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The Nature of the Supramolecular Structural Variation and Hydrophilic Properties of Cellulose during Water Sorption


Water sorption on cellulose was studied in detail. The mechanism of the adsorption–desoprtion hysteresis loop was considered using NMR relaxation methods and sorption phenomena. The degree of crystallinity was found to decrease in cellulose during water sorption, while the specific surface area of cellulose increased because a wedging pressure arose as a new adsorbent–adsorbate interface formed. The most significant changes in these parameters were observed during desorption and were accompanied by the formation of an additional capillary-porous system in cellulose. Correlations were observed between the surface tension coefficient at the solid–liquid interface, the adsorption equilibrium constant, and the net heat of adsorption.

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Correspondence to Yu. B. Grunin or M. S. Ivanova.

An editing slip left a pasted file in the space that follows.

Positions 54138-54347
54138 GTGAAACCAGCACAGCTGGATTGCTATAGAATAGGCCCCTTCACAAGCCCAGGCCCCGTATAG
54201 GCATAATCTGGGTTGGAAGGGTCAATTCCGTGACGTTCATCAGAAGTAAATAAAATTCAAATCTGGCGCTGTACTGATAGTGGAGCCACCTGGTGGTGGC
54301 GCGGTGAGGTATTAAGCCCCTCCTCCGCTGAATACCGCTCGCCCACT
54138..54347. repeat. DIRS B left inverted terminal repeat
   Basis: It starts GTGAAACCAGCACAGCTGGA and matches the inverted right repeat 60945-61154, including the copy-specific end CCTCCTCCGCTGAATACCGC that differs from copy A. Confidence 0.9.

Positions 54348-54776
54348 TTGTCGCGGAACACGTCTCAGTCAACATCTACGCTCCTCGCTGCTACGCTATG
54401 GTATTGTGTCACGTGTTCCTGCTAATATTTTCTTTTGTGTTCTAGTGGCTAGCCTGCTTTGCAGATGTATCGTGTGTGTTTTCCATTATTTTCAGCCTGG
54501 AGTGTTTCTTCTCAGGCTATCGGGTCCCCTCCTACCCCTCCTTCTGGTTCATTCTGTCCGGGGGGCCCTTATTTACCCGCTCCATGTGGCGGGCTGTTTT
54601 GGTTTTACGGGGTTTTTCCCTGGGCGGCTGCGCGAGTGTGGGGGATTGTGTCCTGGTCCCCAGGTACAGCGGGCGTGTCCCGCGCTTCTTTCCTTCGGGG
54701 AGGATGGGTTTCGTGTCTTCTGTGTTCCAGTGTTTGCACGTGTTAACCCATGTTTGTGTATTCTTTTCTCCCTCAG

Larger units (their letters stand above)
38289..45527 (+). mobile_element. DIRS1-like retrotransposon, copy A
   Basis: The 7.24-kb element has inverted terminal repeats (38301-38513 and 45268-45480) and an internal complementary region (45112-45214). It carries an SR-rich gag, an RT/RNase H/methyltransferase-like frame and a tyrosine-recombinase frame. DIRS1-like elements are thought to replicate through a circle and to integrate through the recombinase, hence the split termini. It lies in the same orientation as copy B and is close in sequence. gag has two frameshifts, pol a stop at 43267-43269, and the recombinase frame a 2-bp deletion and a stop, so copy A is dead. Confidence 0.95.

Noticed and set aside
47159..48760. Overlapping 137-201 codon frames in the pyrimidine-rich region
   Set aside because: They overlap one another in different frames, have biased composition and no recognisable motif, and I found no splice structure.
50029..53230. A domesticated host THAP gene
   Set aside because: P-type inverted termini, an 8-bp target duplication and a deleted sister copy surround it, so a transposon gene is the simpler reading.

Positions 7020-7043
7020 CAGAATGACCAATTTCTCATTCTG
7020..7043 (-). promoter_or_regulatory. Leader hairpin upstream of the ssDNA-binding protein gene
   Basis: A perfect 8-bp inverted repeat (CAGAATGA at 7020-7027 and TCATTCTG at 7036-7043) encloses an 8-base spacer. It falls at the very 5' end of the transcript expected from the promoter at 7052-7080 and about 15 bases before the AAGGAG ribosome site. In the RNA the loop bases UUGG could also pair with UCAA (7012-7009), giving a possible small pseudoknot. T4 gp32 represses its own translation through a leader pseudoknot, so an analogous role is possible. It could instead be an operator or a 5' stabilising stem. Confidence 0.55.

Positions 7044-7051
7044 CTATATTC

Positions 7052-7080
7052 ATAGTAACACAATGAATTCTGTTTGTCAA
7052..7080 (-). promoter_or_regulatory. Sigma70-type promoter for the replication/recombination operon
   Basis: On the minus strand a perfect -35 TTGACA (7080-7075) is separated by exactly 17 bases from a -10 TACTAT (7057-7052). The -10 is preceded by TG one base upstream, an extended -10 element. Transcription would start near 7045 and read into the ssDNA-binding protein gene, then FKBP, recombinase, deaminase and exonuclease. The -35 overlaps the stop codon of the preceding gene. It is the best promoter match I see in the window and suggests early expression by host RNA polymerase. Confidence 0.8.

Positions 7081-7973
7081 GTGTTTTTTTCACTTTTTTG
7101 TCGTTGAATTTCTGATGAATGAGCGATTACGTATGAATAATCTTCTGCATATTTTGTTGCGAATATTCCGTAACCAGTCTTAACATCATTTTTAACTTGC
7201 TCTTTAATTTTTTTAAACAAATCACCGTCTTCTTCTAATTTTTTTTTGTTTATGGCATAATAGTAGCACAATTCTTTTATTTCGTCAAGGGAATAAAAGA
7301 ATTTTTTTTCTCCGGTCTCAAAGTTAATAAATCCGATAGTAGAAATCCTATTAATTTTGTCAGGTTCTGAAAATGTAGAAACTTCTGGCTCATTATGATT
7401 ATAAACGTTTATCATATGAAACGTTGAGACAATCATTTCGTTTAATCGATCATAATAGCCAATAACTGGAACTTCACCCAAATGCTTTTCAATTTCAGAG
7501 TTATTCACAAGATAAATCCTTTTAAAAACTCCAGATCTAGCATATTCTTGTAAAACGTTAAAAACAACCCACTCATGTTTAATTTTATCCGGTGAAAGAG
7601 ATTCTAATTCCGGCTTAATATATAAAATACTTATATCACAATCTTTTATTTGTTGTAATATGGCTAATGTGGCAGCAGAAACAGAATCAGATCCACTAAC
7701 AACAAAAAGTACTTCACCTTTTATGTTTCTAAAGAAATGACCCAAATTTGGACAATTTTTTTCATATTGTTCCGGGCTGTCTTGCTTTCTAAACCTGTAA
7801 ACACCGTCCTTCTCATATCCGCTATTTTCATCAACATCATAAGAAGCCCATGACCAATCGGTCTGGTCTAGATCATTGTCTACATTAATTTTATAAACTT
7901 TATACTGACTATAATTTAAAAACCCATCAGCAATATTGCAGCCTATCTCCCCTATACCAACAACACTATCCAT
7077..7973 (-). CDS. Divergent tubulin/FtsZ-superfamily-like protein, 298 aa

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Conflict of interests. The authors declare that they have no conflict of interest.

This article does not contain any studies involving animals or human subjects performed by any of the authors.

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Translated by T. Tkacheva

Abbreviations: FID, free induction decay; EF, elementary fibril.

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Grunin, Y.B., Ivanova, M.S., Masas, D.S. et al. The Nature of the Supramolecular Structural Variation and Hydrophilic Properties of Cellulose during Water Sorption. BIOPHYSICS 64, 866–869 (2019).

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  • cellulose
  • supramolecular structure
  • hysteresis
  • net heat of adsorption
  • surface tension coefficient
  • nuclear magnetic resonance